Mortar shells exploded in the Somali capital, Mogadishu, as regional leaders gathered in the city to discuss their joint offensive against the al-Shabab militant group.
The four shells hit areas near the heavily guarded presidential palace, officials said.
There are no reports of casualties.
The leaders of Kenya, Ethiopia and Djibouti were holding a summit there on Wednesday following recent military gains made by the Somali government against the Islamist militants.
Al-Shabab still controls large areas of Somalia and are continuing to carry out regular attacks.
But they have lost territory since the government, backed by the US and African troops, launched a new offensive last August.
The summit focused on strengthening partnerships in the fight against international terrorism.
Army commanders and defense ministers from the Horn of Africa had earlier held a meeting in Mogadishu, the Somali capital, with the main focus being the ongoing crackdown against the militants who are wreaking havoc in the country and the region.
Chief of Defence Forces Gen Robert Kibochi led the Kenyan team.
The Defense Ministers are from Kenya, Somalia, Ethiopia, Djibouti, Eritrea, and other Troops Contributing nations to Somalia like Uganda and Burundi, who have been integral in the peace-building process in the region.
Somalia has been fighting violent extremism since 2007 when al-Shabaab struck.
The meeting was a pacesetter for the Summit for the heads of state and governments of the frontline nations, which are critical in the fight against al-Shabaab.
For the last couple of months, the Somali National Army has been pursuing the militants from several fronts across Somalia, with the help of US Africa Command, the African Union Transition Mission in Somalia [ATMIS], and local militia, who heeded the call.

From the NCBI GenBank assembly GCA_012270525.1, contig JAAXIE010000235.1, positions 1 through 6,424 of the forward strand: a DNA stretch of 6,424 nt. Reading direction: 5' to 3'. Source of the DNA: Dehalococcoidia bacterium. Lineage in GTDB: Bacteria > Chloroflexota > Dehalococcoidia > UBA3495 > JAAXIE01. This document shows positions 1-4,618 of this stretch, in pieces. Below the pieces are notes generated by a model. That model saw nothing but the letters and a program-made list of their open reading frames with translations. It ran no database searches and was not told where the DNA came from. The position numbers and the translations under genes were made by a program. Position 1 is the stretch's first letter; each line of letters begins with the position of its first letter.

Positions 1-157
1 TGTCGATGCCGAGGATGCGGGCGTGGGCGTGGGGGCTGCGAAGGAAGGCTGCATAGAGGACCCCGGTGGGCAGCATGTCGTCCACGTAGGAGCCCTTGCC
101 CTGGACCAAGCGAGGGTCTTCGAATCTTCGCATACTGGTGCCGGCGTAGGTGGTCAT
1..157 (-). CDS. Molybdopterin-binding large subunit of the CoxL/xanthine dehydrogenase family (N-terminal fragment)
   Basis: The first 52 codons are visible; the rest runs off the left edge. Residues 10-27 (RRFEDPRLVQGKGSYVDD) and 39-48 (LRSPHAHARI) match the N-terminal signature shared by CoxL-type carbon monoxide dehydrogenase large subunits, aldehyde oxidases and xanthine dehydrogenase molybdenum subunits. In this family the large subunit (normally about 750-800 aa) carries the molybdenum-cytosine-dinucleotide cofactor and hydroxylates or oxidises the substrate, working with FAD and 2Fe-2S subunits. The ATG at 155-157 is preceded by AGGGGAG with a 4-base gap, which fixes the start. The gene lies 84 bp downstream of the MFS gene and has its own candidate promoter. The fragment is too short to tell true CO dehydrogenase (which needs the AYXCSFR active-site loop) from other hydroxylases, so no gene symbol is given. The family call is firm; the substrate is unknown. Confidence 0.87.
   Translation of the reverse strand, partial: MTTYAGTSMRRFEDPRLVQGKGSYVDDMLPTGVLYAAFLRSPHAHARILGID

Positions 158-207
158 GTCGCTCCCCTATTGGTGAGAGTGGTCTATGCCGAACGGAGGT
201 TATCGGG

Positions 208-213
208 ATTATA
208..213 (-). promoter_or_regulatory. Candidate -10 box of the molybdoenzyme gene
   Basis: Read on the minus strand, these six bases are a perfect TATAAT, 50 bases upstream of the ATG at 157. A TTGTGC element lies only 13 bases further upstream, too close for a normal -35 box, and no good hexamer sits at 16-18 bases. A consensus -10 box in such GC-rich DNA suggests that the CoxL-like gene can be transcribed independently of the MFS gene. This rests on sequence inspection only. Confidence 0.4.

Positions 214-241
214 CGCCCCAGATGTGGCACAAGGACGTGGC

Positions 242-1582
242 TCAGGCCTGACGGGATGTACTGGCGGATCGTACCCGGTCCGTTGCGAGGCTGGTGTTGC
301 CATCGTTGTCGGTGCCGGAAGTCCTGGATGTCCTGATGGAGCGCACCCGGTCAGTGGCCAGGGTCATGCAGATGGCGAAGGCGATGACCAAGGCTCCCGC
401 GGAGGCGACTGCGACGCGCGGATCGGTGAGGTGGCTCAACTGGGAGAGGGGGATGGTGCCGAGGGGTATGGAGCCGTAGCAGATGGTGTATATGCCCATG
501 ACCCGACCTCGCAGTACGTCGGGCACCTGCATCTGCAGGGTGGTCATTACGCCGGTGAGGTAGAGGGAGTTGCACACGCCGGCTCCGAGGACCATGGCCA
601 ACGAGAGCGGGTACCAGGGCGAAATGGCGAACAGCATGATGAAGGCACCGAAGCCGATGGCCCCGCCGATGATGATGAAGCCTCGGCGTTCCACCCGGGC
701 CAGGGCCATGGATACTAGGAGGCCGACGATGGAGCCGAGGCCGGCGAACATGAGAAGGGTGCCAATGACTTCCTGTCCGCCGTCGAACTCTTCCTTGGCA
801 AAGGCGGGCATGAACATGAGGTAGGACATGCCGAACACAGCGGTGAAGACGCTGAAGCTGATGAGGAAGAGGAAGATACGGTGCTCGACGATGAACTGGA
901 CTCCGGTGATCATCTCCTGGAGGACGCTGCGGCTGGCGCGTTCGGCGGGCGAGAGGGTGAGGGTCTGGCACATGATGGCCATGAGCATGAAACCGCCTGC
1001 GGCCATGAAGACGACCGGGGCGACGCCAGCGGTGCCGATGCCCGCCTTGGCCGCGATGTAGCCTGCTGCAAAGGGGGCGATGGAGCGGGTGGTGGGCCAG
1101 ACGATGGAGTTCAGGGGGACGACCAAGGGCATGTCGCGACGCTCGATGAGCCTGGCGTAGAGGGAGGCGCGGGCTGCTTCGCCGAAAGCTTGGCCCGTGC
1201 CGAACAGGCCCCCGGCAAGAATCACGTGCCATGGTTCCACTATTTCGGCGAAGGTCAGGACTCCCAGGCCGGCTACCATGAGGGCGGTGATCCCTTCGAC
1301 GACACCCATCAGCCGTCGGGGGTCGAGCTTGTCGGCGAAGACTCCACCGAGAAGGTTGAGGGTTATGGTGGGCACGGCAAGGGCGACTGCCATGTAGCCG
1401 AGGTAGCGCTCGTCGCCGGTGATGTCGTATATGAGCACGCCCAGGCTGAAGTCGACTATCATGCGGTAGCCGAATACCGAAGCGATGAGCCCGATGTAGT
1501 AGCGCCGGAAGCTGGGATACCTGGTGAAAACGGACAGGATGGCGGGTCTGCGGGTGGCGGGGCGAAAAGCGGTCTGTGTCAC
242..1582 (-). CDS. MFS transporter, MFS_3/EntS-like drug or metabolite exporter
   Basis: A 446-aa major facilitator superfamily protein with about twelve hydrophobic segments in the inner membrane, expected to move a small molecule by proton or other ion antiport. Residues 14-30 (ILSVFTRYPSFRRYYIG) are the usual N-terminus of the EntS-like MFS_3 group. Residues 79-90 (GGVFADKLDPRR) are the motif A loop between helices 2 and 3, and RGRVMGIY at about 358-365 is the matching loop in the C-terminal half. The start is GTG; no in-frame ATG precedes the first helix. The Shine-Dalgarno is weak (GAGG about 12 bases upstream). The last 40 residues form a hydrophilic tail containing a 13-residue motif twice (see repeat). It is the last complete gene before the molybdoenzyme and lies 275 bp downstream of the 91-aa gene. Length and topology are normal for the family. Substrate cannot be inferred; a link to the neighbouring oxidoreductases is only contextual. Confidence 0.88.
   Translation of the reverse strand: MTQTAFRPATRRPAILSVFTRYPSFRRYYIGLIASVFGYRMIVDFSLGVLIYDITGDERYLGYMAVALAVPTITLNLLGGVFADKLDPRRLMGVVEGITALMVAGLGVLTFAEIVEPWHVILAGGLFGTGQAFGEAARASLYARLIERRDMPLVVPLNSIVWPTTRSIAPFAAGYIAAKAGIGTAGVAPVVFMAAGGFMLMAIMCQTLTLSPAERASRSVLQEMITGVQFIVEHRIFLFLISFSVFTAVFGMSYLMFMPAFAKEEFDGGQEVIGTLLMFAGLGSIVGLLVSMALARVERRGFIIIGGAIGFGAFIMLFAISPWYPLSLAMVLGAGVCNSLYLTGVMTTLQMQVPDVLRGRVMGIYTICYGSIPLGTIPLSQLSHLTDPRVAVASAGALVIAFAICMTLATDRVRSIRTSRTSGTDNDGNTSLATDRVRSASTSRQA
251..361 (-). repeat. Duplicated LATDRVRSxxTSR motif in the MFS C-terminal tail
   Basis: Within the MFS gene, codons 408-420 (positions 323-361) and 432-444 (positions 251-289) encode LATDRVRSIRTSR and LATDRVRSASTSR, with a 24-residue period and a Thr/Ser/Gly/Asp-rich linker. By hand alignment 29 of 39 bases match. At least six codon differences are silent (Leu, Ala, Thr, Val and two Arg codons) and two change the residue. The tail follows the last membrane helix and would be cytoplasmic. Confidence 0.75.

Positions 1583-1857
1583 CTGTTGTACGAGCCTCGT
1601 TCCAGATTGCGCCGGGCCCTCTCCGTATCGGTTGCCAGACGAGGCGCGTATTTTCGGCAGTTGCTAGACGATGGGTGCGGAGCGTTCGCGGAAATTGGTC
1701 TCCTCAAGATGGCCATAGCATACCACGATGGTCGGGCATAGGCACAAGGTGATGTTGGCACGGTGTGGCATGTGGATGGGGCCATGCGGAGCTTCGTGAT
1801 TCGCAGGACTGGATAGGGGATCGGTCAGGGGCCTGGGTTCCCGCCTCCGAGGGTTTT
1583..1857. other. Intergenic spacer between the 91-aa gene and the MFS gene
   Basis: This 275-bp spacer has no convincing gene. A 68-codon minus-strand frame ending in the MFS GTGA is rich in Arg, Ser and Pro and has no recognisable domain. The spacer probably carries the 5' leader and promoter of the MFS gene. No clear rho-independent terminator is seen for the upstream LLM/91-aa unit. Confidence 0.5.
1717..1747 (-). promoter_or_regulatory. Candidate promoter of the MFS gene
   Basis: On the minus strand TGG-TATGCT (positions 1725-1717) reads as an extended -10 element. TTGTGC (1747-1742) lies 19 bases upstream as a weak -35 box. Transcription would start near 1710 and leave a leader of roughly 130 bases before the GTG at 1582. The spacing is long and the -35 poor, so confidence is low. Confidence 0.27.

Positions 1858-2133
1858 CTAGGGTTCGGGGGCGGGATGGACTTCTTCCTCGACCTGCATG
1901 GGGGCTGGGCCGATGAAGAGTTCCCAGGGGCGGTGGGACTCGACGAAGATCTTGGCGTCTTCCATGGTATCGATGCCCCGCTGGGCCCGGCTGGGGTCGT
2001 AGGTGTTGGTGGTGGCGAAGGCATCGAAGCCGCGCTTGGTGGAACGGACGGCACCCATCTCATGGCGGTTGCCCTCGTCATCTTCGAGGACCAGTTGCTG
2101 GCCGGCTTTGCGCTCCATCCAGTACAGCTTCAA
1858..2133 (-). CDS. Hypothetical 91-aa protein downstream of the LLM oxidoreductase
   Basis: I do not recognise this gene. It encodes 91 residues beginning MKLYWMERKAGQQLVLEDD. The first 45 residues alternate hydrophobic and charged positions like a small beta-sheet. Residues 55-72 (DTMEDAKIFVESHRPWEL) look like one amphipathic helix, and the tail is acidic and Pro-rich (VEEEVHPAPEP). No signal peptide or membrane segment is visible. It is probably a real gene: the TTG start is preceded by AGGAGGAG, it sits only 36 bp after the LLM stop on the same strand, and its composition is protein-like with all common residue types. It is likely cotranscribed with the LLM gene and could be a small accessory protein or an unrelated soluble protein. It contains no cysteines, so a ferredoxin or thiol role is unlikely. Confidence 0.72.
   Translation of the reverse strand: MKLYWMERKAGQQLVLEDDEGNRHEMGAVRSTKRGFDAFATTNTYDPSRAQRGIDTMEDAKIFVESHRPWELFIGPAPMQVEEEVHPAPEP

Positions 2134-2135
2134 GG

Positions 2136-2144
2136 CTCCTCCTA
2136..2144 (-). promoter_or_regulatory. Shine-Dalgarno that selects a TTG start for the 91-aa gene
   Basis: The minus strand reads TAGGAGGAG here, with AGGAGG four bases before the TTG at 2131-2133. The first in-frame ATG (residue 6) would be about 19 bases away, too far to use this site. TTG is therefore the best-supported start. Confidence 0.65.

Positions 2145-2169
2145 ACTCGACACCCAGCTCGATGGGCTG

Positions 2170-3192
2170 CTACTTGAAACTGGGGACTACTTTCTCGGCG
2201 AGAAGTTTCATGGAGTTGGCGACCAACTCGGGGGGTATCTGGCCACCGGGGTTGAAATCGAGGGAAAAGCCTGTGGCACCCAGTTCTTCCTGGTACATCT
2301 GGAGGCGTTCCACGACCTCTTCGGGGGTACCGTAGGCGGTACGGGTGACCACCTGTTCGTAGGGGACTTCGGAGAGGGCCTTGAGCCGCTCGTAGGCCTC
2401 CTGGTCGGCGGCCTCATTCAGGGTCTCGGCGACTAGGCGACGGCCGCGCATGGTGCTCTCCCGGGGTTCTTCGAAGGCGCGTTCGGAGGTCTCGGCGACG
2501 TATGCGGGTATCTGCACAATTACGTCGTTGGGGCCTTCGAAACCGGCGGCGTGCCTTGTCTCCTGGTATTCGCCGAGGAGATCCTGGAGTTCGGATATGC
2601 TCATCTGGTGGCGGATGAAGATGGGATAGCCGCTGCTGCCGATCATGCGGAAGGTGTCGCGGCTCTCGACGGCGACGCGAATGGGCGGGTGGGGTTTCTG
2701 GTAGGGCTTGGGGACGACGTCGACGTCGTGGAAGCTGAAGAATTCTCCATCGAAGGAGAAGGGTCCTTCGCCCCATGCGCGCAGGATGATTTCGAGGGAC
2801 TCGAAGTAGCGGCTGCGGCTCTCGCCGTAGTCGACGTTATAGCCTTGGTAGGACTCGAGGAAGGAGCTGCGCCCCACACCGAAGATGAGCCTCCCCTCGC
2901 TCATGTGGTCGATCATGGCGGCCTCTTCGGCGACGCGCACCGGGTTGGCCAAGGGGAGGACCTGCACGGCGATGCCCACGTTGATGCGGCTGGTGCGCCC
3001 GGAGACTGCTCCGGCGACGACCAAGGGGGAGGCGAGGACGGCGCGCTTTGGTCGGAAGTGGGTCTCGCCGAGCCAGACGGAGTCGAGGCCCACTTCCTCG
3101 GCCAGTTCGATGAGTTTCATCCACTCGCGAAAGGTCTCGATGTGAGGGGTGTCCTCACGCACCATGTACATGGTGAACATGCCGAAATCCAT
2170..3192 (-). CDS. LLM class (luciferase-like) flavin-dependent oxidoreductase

Officials have said over 500 al-Shabaab militants have died according to statistics given by the federal government of Somalia, which is also targeting the taxation bases of the militants.
The government has so far closed over 200 bank accounts and 70 mobile phone firms responsible for helping the terrorists do monetary transactions.
Kenya has close to 3,500 soldiers in Somalia while Ethiopia has about 4,500 who control Sectors II and VI respectively mainly in Jubaland which borders the two nations. Al-Shabaab has been targeting the two countries by invading their territories, with the group making attempt to cross over to Ethiopia
The group has been attacking Forward Operating Bases of the soldiers from the two countries and has previously succeeded.
For Kenya, the group raided EI-Adde and Kulbiyow Forward Operating Bases, killing over 100 soldiers.
Ethiopia has also been on the receiving end but her soldiers have managed to contain the militants in Dolow and other neighboring towns.
But the September invasion put the country on high alert according to military experts, forcing the country to declare sections of Jubaland a buffer zone.